• Traffic monitoring through vehicle detectors and closed-circuit video equipment
  • Traffic management through synchronized signals and activated traffic control systems
  • Variable message and speed limit signs
  • Regional traffic control centers
  • Provision of real-time roadway information to vehicles and travelers
  • 511 telephone services and websites
  • Road weather information systems
  • Traffic incident and work zone management programs
  • Installation of V2I communication equipment such as electronic open road tolling

Program funds may be used to support projects involving alternative or renewable fuels. Typically, stand-alone purchase of any fuel – alternative or otherwise – is not an eligible CMAQ cost. Generally, CMAQ support for alternative fuel vehicle projects can be broken into the following areas:

  1. Infrastructure – Except as noted below, establishing publicly-owned fueling facilities and other infrastructure needed to fuel alternative-fuel vehicles is an eligible expense unless privately-owned fueling stations are in place and reasonably accessible. Fueling facilities can dispense one or more of the alternative fuels identified in section 301 of the 1992 Energy Policy Act or biodiesel or provide recharging for electric vehicles. Additionally, CMAQ funds may support converting a private fueling facility to support alternative fuels through a public-private partnership agreement. Finally, the modernization or rehabilitation of a lock and dam, or a marine highway corridor, connector, or crossing if functionally connected to the Federal-aid highway system and likely to contribute to the attainment or maintenance of national ambient air quality standards (capped at 10% of CMAQ apportionment); and [§ 11115(1) and (2); 23 U.S.C. 149(b)(10), (b)(11), and (c)(4)].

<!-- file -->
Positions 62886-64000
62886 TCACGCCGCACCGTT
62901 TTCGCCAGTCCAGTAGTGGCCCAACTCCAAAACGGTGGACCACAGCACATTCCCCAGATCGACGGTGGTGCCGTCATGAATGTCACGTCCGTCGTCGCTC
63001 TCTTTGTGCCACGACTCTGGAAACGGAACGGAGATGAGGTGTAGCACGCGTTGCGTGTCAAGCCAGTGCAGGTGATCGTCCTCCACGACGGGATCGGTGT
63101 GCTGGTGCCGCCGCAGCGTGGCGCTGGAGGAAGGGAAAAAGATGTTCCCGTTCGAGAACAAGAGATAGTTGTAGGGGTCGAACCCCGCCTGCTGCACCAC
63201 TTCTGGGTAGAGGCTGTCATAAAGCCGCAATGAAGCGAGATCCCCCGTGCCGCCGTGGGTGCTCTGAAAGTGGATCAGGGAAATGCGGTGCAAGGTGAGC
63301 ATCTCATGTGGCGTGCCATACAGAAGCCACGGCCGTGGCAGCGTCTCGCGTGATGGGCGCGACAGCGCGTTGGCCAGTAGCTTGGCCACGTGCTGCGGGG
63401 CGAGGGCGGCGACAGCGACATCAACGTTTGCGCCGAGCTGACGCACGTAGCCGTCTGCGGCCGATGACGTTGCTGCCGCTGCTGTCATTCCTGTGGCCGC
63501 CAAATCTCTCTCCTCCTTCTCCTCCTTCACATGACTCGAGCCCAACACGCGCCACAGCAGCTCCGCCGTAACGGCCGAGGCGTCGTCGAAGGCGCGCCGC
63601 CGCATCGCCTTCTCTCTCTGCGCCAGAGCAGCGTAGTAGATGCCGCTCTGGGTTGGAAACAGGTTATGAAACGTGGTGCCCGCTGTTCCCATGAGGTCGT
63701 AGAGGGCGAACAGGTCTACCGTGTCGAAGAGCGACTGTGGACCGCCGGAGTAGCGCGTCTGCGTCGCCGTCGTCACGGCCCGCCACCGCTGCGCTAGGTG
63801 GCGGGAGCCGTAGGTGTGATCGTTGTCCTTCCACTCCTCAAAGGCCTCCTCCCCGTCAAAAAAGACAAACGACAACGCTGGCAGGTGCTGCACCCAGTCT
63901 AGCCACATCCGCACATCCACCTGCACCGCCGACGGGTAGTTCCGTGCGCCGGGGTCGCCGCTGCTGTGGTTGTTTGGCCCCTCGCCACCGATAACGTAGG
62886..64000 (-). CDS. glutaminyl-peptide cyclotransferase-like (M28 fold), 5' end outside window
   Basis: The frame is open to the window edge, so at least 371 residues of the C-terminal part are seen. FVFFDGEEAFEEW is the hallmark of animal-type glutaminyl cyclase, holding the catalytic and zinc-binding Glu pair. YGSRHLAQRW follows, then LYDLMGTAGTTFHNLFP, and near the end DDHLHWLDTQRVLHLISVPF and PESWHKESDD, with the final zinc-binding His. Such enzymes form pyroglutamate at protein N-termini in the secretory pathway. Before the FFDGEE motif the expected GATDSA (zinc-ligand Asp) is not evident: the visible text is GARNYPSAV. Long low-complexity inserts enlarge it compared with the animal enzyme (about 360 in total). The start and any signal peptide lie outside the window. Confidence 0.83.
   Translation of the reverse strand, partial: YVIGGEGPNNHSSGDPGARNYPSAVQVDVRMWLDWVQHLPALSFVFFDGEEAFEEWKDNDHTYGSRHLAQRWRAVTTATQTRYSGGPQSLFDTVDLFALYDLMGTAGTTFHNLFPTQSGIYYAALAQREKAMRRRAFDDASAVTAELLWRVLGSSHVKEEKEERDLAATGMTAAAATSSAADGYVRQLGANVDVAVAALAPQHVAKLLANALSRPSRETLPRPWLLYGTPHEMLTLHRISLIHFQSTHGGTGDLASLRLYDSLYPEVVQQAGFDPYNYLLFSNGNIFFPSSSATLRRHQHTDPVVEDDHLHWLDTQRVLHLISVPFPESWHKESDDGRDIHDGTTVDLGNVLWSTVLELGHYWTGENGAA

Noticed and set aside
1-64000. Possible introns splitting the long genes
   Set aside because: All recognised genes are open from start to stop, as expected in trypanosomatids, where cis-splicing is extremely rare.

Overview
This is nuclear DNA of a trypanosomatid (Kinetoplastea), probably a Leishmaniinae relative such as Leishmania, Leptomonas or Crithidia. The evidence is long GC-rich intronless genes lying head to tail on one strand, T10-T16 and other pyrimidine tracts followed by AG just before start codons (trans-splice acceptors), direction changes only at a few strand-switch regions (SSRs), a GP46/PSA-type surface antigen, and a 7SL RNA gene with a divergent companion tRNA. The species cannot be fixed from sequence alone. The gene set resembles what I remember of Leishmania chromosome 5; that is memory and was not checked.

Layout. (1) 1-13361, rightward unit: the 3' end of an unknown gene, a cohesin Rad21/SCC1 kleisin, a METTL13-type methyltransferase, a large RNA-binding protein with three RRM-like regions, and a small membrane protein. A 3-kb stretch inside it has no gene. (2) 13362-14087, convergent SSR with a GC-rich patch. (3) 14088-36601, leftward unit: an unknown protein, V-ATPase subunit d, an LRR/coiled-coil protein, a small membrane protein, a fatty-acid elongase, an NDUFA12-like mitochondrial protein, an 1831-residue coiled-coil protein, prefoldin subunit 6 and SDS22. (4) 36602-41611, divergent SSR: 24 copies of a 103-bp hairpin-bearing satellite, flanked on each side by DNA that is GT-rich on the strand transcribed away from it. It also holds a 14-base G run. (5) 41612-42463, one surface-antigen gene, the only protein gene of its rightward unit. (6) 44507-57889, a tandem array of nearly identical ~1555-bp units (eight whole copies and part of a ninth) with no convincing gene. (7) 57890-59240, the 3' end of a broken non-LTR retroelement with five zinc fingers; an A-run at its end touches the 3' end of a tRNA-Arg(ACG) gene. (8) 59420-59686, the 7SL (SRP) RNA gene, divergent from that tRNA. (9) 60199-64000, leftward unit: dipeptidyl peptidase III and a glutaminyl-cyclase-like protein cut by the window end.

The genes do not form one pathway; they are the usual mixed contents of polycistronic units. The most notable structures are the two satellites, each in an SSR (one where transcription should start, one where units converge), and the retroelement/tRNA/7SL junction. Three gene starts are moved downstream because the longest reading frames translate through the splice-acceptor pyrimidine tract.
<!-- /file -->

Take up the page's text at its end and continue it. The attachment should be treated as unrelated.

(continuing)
2. Non-transit Vehicles – The CMAQ funds may be used to purchase publicly-owned alternative fuel vehicles, including passenger vehicles, service trucks, street cleaners, and others. However, only publicly owned vehicles providing a dominant transportation function can be fully funded, such as paratransit vans, incident management support vehicles, refuse haulers, and others. Costs associated with converting fleets to run on alternative fuels are also eligible. When non-transit vehicles are purchased through PPPs, only the cost difference between alternative fuel vehicles and comparable conventional fuel vehicles is eligible. Such vehicles should be fueled by one of the alternative fuels identified in section 301 of the 1992 Energy Policy Act or biodiesel. Eligible projects also include alternatives to diesel engines and vehicles. Alternative fuel vehicle projects that are implemented as diesel retrofits and involve the replacement of an operable engine – not a standard fleet turnover – are eligible.
  3. Hybrid Vehicles – Certain hybrid vehicles that have lower emissions rates than their non-hybrid counterparts may be eligible for CMAQ investment. Projects involving heavier vehicles, including refuse haulers and delivery trucks, also may be appropriate for program support. Eligibility should be based on a comparison of the emissions projections of these larger candidate vehicles and other comparable models. Vehicle refueling infrastructure that would reduce emissions from nonroad vehicles and nonroad engines used in construction projects or port-related freight operations.

These efforts are defined as vehicle replacement, repowering (replacing an engine with a cleaner diesel engine, alternative fuels, etc.), rebuilding an engine, or other technologies determined by the EPA as appropriate for reducing emissions from diesel engines. Diesel engine retrofits are noted in the guidance as typically being cost-effective. The purchase of diesel replacements, or medium-duty or heavy-duty zero-emission vehicles, and related charging equipment. This may include projects such as the following.

  • Acquisition of retrofitted vehicles
  • Installation of tailpipe emissions control devices
  • Provision of diesel-related outreach activities

Idle reduction projects must primarily benefit the SJTPO area, and both on-board (i.e. auxiliary power units, direct fired heaters, etc.) and off-board projects may be considered.

Freight projects that reduce emissions fall generally into two categories: primary efforts that target emissions directly or secondary projects that reduce net emissions. Successful primary projects could include new diesel engine technology or retrofits of vehicles or engines. Secondary projects reduce emissions through modifications or additions to infrastructure and the ensuing modal shift.

Transportation Control Measures (TCM) are strategies that will reduce transportation-related emissions by reducing vehicle use or improving traffic flow. Examples include improved public transit, traffic flow improvements and high-occupancy vehicle lanes, shared ride services, pedestrian/bicycle facilities, and flexible work schedules.